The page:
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Summary:

Udemy, a San Francisco-based online learning startup, on Friday announced that it had raised $12 million in Series B funding in a round led by Insight Venture Partners. In the past year, the company said revenue has climbed 400 percent.

Money Bags
photo: Corbis / Don Mason

Just last week, we wrote about how a decent percentage of instructors on online learning marketplace Udemy are earning a nice chunk of change selling courses on the site. Well, it seems the site itself is making out pretty well, too

As the user base has grown to 500,000 students around the world, revenue has climbed 400 percent. And, on Friday, the company plans to announce that it had raised $12 million in Series B financing. The round was led by Insight Venture Partners and included investors Lightbank, MHS Capital and Learn Capital. It brings Udemy’s total amount raised to $16 million.

Dennis Yang, the company’s newly-appointed COO and president. said the new funding will enable the company to expand its mobile options (it currently has an iPad app but will soon follow with apps for iOS, Android, Kindle and Windows 8) and build out its content into deeper niche subject areas.

The San Francisco startup competes with plenty of other online learning sites, from free platforms like Coursera, Udacity and Codecademy to paid sites like Lynda and Treehouse. But, while all of those sites similarly give students access to online courses, Udemy is unique in that it lets anyone become an instructor by creating and offering free and paid video-based classes on a range of subjects its site. Udemy offers more than 5,000 courses on a range of subjects, from computer programming and entrepreneurship to literature and fitness. Its instructors include individual experts and best-selling authors, as well as university professors and institutional and business leaders.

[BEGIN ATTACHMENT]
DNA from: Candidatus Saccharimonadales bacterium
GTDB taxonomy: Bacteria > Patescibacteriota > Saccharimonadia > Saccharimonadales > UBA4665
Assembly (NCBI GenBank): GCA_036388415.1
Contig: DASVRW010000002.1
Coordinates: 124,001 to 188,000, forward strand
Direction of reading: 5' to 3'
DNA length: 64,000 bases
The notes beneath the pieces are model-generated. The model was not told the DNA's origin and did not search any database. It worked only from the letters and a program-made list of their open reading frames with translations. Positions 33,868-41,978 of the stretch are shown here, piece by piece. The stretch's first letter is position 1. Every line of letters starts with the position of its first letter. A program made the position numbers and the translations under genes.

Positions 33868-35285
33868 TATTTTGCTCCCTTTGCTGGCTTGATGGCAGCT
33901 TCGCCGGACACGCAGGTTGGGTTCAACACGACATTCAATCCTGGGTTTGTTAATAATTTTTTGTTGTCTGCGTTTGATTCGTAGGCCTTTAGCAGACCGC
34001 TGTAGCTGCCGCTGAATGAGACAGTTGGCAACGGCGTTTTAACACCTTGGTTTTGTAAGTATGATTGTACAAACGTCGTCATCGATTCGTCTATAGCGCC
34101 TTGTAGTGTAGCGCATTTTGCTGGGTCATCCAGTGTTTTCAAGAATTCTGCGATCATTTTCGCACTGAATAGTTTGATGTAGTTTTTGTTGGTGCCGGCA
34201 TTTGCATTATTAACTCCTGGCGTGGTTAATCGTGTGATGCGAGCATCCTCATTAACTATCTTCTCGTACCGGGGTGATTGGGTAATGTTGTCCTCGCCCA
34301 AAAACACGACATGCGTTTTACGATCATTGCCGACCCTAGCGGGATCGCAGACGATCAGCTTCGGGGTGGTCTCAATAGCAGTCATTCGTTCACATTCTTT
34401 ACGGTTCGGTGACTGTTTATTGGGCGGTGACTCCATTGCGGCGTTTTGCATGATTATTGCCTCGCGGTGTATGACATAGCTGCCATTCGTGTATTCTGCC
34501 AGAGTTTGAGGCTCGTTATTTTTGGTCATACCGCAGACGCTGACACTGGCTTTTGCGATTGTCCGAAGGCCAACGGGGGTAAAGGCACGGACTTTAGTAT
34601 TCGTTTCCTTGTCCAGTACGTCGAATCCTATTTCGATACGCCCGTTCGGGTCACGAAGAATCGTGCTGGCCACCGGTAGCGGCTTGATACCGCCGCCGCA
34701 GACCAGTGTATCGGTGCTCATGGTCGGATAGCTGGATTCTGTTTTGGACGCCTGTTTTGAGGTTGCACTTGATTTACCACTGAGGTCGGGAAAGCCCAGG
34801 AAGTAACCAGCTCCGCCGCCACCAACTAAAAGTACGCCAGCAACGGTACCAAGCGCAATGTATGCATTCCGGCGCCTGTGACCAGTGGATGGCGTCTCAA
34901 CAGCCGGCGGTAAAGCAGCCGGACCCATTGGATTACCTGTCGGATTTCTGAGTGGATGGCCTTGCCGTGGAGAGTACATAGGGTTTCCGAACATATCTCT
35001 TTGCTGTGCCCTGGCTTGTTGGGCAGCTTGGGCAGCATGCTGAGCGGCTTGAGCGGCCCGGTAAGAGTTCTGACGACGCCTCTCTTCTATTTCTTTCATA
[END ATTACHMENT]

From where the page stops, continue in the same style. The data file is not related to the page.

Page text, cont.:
Since its launch in 2010, however, other startups, including Skillshare and CourseHero have created their own online marketplaces of courses created by self-appointed experts. As competition mounts, Yang said, Udemy’s challenge is to offer a course creation process that’s as seamless as possible and provide students with a learning experience that’s as engaging as possible. For example, right now, the site only enables students to communicate with professors and peers via Quora-like message boards, but he said they’re putting a lot research and development behind potentially improving on-site social interactions.

On sites like Udacity and Coursera, a significant amount of revenue is expected to come from certificates and other kinds of credentials. And while Yang said he wouldn’t be surprised to see something similar on Udemy, he explained that accreditation would be the responsibility of content creators, not the platform itself.

He also said that just like those and other online learning sites see an opportunity in using student data to help employers find potential job candidates, Udemy similarly plans to put its data to work. If it offered a career-mapping service, it would be through partners, he said, but other data-driven initiatives are on the horizon.

“There’s a great data play underlying our business. We capture a lot of information,” Yang said, adding that, in the future, they plan to share more data and analytics with instructors.

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